Time to cap fossil fuel pollution

Instead of setting a blend wall for ethanol, why not set a fossil fuel pollution cap, writes Mike Bryan of BBI International. This column is titled "Time to cap pollution" in the October issue of EPM.
By Mike Bryan | September 16, 2015

Since the ethanol blend wall seems to be the current issue the U.S. EPA is struggling with, I have a crazy idea. Instead of setting a blend wall for ethanol, why not set a fossil fuel pollution cap (PC). After all, ethanol is not causing major pollution in our cities, it’s not damaging our environment, or polluting our oceans, rivers and streams and causing untold health issues for our citizens, fossil fuels have already cornered that market. It just seems like the EPA is doing everything possible to restrict the use of the wrong fuel. Fossil fuels have a proven track record of nasty effects from health to wars. I don’t recall seeing any health effects or wars that have been attributed to ethanol.

While seemingly an outlandish idea, having a fossil fuel PC would accomplish a number of key objectives for the country and the environment. Unless I’m mistaken, that should be the objective of the EPA, to help protect the citizens of this country through sound environmental policy. Policy that promotes a cleaner environment and better air quality, via minimizing the use of polluting fuels like gasoline and diesel fuel. Besides, the PC could also stand for the politically correct thing to do as we come into the 2016 election cycle.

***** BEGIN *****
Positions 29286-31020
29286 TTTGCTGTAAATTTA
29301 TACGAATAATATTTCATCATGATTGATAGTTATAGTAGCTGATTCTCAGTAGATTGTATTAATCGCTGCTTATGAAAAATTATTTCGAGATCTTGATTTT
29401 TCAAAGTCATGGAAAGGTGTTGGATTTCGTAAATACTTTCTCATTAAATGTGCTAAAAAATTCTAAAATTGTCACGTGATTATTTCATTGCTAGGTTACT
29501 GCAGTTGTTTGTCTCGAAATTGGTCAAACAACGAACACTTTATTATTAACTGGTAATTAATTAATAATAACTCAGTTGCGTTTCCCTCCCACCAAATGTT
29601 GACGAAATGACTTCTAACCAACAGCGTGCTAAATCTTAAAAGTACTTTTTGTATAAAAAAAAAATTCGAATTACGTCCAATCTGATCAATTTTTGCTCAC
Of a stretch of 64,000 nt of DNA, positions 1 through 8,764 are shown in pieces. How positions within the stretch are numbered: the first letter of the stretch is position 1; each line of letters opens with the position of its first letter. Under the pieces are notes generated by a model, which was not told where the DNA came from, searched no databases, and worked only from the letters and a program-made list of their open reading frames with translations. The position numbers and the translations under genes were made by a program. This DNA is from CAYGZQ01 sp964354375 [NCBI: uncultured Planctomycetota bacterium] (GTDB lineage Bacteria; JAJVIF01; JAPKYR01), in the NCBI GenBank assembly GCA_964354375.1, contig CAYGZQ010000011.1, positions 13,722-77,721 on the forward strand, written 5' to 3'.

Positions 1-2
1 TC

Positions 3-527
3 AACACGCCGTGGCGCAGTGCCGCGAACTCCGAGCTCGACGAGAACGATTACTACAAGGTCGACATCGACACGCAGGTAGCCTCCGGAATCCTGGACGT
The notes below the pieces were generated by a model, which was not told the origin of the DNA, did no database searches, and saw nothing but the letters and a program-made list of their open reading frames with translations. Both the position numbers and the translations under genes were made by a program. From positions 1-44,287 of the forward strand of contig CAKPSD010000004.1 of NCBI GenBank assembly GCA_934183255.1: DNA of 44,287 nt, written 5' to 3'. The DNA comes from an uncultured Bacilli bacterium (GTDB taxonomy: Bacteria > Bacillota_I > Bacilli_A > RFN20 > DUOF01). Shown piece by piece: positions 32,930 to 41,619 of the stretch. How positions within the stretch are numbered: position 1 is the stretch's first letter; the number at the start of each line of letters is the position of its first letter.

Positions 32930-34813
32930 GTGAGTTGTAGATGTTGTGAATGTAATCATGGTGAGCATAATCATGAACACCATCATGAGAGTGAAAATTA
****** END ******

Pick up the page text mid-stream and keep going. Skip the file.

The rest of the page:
It’s not terribly complicated. The government, led by the EPA, would enact legislation that caps the use of fossil fuels over the next 30 years to, say, 50 percent of its 2020 level. Let’s say that by 2020, fossil fuel use would be capped at 85 percent of the levels it is today. That would provide an opportunity for ethanol and biodiesel to meet those limits over the course of the next four years.

Then, during the following 10 years from 2020 to 2030, fossil fuel use would have to be reduced from the 2020 level to 70 percent. Following that, it would have to be reduced to 60 percent and, finally, by 2045 to 50 percent of the 2020 level. It’s a program that would accomplish many things for the environment, air pollution and for the economy as a whole. All by simply addressing the root cause of the problem. 

It is difficult to imagine the impact such a policy would have on the economy of this country. Not just the rural economy, but the economy as a whole. We would not have to concern ourselves anymore about protecting our oil interests around the globe. We would reduce air pollution by at least 30 percent or more. We would go far toward achieving our global carbon reduction goals and improve the health and well-being of citizens from coast to coast. Combined that with the development of new vehicle technology such as electric and improved fuel economy and it may just be an achievable idea.

I know, I could have used this space to talk about something that actually has a chance of becoming policy, but one never knows. The EPA is simply focused on the wrong thing. It’s seems to be intent on restricting the use of a fuel that has contributed enormously to the environment, the economy and energy security, in favor of a fuel that has done almost the exact opposite.

The introduction of a fossil fuel PC is beyond my ability, but perhaps some of our Washington insiders ought to give it a think. Many things begin with a simple idea.

That’s the way I see it.

Author: Mike Bryan
Chairman, BBI International